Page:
No, this post is NOT about Mikhail Gorbachev. This was what I envisioned when I heard the name "Mikhail" as you'll discover when you read below. Photo from Picasa Web Images.
I don't know if I have ever mentioned before that during this semester, the school had me teach one of the pre-K classes for 30 minutes in the afternoons. I really didn't want to do it but they compromised with me on some other demands of mine so I really was left with no choice. It hasn't been too bad, honestly, though I'd prefer not to have to teach the wee ones. I have to admit they're pretty darn cute. They are only 4 years old. And there are 4 of them. Well, there were 4. As of today, there are now 5 adorable children in this class.
When I walked in, armed with books to read and stickers for rewards, the children all smiled and waved. And I smiled and waved. And that's when I noticed the new little face sitting with the others. Eun Ah, the Korean teacher for this class, was starting out the door. I stopped her to inquire about the new boy.
"Oh, we have a new boy?" I say. Eun Ah, looks confused. It's no wonder. Her English is truly terrible. Of all the Korean teachers in our kindergarten, she has the worst English skills. I try again. "That boy there," I say, pointing at the new child, "new." It helps sometimes to use really broken English with her. Somehow, she understands this.
"Yes, yes," she tells me, smiling away. And then she starts out the door again. "Um, wait a minute!" I block her path. "What is his name?" After all, I need to know what to call the little guy and ESL children of this age usually have a hard time telling you their name when you first meet them.
"Name?" She repeats. Oh come on, Eun Ah! I know you know that word! Often, she looks like she's in some far off land. She reminds me of a Korean version of Miss Lippy from Billy Madison. Then, suddenly, she seems to snap back to it. "Ah, name! His name is Meek-hail," she informs me.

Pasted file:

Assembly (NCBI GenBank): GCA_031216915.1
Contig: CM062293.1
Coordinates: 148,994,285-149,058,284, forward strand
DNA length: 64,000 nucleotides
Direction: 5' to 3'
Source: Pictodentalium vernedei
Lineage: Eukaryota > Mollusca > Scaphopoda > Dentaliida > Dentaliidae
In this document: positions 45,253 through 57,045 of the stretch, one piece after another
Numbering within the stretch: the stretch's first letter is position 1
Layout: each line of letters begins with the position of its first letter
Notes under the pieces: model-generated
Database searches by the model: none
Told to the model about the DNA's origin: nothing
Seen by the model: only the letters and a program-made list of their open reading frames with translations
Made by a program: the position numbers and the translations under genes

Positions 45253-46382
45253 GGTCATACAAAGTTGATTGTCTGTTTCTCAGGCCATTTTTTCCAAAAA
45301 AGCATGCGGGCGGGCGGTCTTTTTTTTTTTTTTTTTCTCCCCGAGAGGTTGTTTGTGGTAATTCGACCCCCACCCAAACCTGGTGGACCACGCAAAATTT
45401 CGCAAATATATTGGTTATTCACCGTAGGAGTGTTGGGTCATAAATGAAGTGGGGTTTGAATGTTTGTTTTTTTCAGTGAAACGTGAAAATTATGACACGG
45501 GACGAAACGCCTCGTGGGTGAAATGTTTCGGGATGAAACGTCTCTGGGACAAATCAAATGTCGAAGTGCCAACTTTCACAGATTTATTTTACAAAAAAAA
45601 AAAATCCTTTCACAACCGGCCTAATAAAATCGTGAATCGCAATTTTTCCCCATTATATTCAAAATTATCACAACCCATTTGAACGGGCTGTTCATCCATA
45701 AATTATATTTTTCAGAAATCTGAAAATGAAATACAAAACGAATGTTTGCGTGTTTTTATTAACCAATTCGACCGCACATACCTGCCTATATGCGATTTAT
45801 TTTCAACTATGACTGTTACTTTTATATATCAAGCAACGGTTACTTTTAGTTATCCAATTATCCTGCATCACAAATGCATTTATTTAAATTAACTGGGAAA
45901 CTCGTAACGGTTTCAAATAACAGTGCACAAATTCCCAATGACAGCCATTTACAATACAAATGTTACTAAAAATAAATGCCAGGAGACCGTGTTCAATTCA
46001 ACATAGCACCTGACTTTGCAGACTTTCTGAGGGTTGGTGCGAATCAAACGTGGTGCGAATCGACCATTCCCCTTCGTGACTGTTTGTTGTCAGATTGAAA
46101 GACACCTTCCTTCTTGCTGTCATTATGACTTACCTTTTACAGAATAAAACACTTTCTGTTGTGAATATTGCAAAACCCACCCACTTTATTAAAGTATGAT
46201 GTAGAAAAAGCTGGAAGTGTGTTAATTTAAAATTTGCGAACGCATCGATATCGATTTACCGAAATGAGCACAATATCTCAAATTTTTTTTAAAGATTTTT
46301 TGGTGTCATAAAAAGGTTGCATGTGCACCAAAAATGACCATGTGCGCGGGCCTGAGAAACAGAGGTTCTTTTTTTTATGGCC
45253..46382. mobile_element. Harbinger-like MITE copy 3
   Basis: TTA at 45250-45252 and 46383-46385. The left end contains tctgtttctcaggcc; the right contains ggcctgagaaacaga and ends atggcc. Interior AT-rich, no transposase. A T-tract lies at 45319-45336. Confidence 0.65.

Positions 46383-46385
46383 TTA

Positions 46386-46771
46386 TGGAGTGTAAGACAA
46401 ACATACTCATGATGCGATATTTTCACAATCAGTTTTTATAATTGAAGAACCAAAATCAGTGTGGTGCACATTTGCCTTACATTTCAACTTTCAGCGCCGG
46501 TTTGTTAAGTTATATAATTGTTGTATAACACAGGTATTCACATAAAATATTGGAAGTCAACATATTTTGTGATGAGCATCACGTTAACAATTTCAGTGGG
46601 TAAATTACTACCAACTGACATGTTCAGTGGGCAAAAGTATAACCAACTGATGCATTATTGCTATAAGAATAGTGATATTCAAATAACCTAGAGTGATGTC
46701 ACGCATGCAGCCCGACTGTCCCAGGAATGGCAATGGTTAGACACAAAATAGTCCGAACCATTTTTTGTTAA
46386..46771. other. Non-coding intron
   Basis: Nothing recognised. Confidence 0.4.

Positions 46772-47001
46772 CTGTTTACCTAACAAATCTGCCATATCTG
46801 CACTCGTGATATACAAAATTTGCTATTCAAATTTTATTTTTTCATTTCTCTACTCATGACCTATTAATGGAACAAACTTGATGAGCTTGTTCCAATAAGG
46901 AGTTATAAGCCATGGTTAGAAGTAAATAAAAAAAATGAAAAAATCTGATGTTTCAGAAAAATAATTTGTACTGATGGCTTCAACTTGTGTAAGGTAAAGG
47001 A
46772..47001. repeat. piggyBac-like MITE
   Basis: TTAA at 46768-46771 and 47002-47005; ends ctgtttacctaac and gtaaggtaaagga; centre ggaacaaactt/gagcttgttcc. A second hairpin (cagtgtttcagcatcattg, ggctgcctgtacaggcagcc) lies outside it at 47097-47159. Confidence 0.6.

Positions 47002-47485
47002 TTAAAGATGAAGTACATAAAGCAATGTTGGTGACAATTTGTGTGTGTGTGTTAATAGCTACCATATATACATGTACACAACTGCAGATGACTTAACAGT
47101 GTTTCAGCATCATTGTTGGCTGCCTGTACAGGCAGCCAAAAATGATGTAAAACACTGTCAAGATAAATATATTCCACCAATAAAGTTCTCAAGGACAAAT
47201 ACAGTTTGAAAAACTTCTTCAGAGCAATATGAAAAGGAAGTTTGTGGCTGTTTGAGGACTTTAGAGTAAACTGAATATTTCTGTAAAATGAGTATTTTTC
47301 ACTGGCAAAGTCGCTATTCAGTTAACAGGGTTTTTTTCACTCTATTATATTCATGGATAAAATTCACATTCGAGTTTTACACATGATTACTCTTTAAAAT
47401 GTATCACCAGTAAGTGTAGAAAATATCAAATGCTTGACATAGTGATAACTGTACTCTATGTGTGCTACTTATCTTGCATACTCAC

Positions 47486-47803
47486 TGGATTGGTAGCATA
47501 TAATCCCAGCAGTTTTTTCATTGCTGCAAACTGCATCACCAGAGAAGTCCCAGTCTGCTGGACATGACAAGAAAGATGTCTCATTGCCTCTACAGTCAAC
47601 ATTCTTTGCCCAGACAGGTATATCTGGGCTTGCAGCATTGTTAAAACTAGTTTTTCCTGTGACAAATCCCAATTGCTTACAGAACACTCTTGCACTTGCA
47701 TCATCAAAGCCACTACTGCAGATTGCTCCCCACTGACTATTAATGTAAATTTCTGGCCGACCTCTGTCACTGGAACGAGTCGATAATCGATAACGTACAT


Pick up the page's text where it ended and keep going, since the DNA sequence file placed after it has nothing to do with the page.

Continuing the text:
"Mikhail?" I repeat, dubiously. It seems an odd choice for an English name. Especially since it's Russian.
"Yes, Meek-hail," says Eun Ah. And now, for the greatest amusement of my day, Eun Ah, spells "Meek-hail" for me as visions of Gorbachev run through my head."M-I-C-H-A-E-L. Meek-hail." she tells me.
I have to try very hard to be professional and not blatantly laugh right in her face. It's not her fault. How would she know? Knowing Korean, I can see just how she thought that too. When she said "Meek-hail," my brain immediately pulled up the spelling for "Mikhail." And then it wandered off into facts about Mikhail Gorbachev. And then it snapped back into the moment with her spelling of it. As all of us Americans know, "M-I-C-H-A-E-L" is a very popular name. But it is not pronounced like "Meek-hail," but rather "Maikel."
"You mean 'Michael,'" I tell her as kindly as possible. "Mich-ael?" She says slowly, looking more confused than ever. "Yes," I explain, "it is pronounced as 'Maikel' not as 'Meek-hail. I know this because it is my father's name."
Come to find out that the mother of this sweet little boy chose his English name. And in doing so, she mispronounced it as "Meek-hail." Because the director doesn't have the best English skills either, she didn't realize this mother was incorrect in her pronunciation. And because Eun Ah never knows what end is up, she of course didn't object to "Meek-hail" either. After class, I showed them the difference between "Mikhail" and "Michael." Which unlike "tomayto" and "tomahto," it does truly matter how you say it.